I'm the type of person who reads too much into statements, the type who always looks for the implications or allusions in a person's dialogue. I pride myself on being overly tuned in to others' internal emotions. 9 times out of 10, I can sense when someone is upset or bothered, even when they don't physically show it . Those close to me have deemed it "freaky," since I'm usually right.

I also pride myself on being able to strike an even balance between Relationships and ShellyTime or friends. I make a conscious effort to make sure that I am not blowing off friends and other commitments for my significant other. And, I am blessed because I'm in a relationship in which we both enjoy time to ourselves and time with other friends. We need each other and depend on each other at a healthy level; we do not demand each other's time, nor do we expect it 24/7.

I never, ever, wanted to be "that" girl. The girl who disappears from her friends and social outings when she becomes involved with someone. The girl who stops making plans to do things she enjoys, because her boyfriend wouldn't approve. The girl who changes her beliefs and values to please or attract a man. I am not that girl. I'm still Me, a Whole Person.

I'm a planner. I schedule social events and outings weeks, often months, in advance. It's borderline obsessive, really. I gain comfort in the thought that I have something going on each night, whether it's a soccer game, volleyball practice, grabbing dinner with a friend, or having a pasta night with the roommates.

For the non-planner (and I have several much more spontaneous friends), it's difficult for them to hang out with me, and vice-versa, mainly because when they ask to get together ("Lets hang out. What're you doing tonight, Shelly?), I probably already have plans. It has gotten to the point that I have to "schedule" free time. Literally. I write in my Lifebook (the term I deemed my Planner many years ago): "Stay In. Pay bills. Catch up on Emails. Blog." In theory, it appears that I am free that evening, but in my head I have already crafted out a 'to-do' list; sometimes, I'll sketch this list on a piece of paper at work so that I don't forget.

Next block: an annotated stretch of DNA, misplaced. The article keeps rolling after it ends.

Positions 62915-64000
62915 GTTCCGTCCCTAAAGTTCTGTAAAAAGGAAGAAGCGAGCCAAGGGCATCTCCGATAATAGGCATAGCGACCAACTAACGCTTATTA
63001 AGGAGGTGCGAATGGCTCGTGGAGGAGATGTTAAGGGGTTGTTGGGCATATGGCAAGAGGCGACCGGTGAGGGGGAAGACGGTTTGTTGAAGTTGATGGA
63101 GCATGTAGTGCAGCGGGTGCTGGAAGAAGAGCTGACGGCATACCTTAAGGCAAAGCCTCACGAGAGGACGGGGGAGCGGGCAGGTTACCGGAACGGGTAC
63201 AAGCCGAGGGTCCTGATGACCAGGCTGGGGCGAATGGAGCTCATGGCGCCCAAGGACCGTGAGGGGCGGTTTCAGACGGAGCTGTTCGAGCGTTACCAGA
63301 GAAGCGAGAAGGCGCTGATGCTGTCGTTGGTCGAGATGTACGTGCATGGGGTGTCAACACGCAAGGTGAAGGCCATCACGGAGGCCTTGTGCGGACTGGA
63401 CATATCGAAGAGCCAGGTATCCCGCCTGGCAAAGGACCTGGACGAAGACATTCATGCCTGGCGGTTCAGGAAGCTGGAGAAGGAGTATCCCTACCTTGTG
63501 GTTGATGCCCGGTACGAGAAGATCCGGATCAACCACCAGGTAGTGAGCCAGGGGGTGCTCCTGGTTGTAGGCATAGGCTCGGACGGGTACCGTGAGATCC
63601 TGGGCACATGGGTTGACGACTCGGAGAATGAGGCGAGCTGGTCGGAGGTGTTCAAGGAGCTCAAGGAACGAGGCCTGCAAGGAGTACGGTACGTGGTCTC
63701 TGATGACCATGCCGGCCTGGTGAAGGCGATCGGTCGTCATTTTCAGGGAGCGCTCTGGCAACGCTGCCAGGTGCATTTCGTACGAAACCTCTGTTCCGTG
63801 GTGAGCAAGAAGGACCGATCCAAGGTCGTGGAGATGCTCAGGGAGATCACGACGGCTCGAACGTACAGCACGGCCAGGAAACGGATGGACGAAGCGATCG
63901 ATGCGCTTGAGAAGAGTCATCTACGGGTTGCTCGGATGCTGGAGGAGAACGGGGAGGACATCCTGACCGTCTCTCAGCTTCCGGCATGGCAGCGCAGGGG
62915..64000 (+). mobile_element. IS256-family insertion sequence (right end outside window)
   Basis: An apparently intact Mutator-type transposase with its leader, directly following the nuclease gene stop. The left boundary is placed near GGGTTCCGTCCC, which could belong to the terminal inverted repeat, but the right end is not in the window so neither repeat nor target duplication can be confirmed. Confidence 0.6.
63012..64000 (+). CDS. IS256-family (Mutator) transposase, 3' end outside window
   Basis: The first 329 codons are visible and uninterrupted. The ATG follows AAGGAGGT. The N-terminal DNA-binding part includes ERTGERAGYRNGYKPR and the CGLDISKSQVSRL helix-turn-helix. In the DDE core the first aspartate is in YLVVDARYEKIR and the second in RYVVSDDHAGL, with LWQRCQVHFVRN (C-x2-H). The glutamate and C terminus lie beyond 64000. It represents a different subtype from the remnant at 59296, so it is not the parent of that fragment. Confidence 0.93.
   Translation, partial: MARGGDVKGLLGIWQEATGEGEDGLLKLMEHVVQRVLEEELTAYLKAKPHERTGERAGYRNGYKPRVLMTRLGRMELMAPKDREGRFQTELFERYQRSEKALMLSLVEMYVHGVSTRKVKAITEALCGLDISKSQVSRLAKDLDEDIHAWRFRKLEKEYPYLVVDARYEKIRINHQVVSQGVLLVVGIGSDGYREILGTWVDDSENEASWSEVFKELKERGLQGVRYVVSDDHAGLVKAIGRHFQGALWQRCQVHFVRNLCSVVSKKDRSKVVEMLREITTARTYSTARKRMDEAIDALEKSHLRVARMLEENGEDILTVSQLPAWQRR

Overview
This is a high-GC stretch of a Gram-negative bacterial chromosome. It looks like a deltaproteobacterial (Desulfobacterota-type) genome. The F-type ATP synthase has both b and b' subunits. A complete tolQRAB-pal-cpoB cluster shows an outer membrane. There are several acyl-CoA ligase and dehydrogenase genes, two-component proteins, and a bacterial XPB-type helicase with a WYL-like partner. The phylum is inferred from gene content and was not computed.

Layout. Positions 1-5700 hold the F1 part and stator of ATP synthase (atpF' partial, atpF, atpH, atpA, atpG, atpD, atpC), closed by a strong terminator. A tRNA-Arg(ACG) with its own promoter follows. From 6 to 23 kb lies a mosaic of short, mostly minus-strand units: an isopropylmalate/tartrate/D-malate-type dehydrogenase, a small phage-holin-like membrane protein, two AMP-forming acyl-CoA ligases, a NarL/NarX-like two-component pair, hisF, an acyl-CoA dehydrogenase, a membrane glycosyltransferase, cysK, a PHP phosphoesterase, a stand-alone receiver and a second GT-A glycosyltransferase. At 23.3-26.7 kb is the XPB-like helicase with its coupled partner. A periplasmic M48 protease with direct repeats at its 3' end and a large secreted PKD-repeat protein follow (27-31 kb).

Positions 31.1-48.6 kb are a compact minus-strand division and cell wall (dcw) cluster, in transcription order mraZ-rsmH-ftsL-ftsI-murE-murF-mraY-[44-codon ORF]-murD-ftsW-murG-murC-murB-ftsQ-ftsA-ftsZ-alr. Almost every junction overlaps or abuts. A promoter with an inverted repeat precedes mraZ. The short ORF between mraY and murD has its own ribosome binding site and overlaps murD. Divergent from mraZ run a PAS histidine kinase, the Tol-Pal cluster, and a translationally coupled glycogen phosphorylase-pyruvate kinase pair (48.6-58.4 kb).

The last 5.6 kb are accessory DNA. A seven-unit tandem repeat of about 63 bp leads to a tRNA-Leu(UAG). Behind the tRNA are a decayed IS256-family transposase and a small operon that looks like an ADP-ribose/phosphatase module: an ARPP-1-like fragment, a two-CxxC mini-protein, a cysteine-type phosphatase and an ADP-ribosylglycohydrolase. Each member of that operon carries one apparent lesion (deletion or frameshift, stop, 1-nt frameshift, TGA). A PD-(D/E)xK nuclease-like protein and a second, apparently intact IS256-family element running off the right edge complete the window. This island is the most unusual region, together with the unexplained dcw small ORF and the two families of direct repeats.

There are people in my life with whom I have stopped associating, unless we're brought together in a group setting by someone else's planning. I've given up trying to make ammends, at the risk of appearing like I am "begging" for their friendship. It's simply not worth it now.

There are people in my life with whom I would like to spend more time, but neither of us initiate an outing. It's usually, "We should hang out soon" and "Yes, definitely!" But nothing ever comes to fruition, and it's neither party's fault.

We are all capable of maintaining friendships while still being involved with a significant other. It's part of life. I've written about it before, but I'm going to use that wonderful word again... BALANCE. We all do it on a daily basis. We balance our time and our energy between work, family, and friends. It's simply not healthy to spend 100% of your time doing only one of those items.

I like to think that I do a decent job of balancing the priorities in my life. If I sense that one area isn't getting enough attention, I try to adjust. But I'm not perfect, and I never will be. Perfection is something I will never consider tossing into my balancing act.